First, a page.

Promising Young Woman presents the exceptional and engrossing story of a woman who enacts revenge on people who had been involved in an incident of sexual assault in previous years. The film is directed by Emerald Fennell and stars Carey Mulligan and Bo Burnham as the main characters. It is no wonder that Promising Young Woman won an Academy Award for Best Original Screenplay: the story is shocking, suspenseful, and unfolds in a way that keeps the viewer on the edge of their seats.
The film hinges around issues of responsibility, consent, feminism, but it has as its underlying root a true, deep, and supporting friendship between two young women, indeed, full of promise, Cassie and Nina. Nina, who met with an untimely and unjust end, is present throughout the movie, despite not appearing in it: she lives in the words and actions of Cassie, who will exact merciless revenge with a deep sense of justice for herself, Nina, and all those millions of women taken advantage of, disrespected and mistreated. Warning: this film is suitable for ages 16 and above due to coarse language, violence, drug use, and sexual assault.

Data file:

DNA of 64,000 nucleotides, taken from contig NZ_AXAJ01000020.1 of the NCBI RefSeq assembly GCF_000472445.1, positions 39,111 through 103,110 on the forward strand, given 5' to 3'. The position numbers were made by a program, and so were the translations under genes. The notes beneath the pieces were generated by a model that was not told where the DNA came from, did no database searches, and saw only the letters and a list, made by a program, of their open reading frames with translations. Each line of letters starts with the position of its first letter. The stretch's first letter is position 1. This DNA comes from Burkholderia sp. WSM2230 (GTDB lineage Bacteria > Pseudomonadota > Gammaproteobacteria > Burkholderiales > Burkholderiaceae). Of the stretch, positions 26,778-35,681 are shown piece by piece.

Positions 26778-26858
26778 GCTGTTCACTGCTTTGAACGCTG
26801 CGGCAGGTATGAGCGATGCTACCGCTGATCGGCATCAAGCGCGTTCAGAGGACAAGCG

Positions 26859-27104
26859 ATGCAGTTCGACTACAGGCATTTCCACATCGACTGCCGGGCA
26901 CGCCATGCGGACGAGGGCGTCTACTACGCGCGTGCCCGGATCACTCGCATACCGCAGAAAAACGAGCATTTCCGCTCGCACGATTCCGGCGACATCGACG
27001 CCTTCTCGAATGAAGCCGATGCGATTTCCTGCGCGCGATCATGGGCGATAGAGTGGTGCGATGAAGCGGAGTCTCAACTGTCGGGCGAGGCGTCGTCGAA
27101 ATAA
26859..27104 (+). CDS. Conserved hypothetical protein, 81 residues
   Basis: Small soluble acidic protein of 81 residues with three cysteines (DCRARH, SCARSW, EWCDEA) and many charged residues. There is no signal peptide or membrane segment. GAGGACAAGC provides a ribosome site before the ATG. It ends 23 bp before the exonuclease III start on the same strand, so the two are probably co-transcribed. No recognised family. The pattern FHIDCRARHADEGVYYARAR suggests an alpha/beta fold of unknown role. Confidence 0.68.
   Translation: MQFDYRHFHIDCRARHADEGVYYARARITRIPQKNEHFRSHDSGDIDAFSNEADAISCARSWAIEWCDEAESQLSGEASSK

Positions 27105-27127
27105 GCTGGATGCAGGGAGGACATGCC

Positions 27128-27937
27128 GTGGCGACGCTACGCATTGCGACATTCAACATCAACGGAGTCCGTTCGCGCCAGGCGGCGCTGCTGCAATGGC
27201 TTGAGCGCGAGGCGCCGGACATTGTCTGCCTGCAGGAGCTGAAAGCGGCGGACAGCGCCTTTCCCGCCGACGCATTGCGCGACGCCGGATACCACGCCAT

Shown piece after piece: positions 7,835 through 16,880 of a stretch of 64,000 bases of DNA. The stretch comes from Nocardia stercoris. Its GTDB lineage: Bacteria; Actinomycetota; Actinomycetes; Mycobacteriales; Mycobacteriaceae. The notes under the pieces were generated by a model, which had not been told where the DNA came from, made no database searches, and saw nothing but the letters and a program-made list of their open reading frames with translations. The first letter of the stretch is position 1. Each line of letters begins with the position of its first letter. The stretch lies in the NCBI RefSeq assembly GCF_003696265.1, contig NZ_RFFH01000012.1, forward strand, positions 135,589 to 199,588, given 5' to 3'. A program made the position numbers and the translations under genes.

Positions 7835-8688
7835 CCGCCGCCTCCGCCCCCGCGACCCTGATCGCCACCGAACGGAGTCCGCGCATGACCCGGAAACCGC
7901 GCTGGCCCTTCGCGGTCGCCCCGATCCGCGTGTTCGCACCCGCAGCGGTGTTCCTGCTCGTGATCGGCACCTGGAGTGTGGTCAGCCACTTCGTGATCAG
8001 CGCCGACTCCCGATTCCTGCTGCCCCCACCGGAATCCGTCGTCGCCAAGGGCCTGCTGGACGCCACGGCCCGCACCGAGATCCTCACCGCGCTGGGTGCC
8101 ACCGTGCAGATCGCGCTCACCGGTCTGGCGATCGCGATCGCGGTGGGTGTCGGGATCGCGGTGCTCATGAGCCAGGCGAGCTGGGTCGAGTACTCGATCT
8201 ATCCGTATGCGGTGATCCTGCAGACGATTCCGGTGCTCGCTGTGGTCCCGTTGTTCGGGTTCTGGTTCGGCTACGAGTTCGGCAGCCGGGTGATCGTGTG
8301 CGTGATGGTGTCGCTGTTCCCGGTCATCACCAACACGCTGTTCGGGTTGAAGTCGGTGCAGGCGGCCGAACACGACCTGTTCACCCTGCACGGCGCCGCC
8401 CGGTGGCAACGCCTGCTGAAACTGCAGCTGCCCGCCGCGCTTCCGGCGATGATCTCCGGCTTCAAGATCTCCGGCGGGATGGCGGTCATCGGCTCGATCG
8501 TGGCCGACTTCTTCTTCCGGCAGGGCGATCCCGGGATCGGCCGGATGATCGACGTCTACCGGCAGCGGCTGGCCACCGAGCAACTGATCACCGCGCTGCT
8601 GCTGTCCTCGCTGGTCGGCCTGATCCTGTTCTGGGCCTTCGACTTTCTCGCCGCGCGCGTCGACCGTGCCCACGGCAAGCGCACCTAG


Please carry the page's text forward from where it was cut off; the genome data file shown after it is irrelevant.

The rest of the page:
Protagonist Cassandra Thomas spends her nights pretending to be intoxicated in order to teach a lesson to men who claim to be ‘nice guys’ but are quick to commit non-consensual sexual acts when protected by the woman’s lack of self-awareness. However, a ‘simple storyline’ like this belies the deep secrets that are slowly revealed throughout the film. As it gradually becomes clear, the reason for Cassie to behave in such a manner is the loss of her dearest friend Nina, who committed suicide after an incident of sexual assault involving male undergraduate students. In fact, Cassie and Nina were not only close friends but also university medical students, and Nina, in particular, was top of her class. As it turns out, the promising young woman of the title is not only Cassie but also, or maybe mainly, Nina herself.